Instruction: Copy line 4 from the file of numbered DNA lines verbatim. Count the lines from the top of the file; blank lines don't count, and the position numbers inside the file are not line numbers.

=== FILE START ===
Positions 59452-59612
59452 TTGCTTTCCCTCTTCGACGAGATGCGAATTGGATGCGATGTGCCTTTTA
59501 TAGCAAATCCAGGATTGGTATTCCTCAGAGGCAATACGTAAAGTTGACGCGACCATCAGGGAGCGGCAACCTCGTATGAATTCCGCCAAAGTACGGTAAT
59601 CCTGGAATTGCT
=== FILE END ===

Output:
59601 CCTGGAATTGCT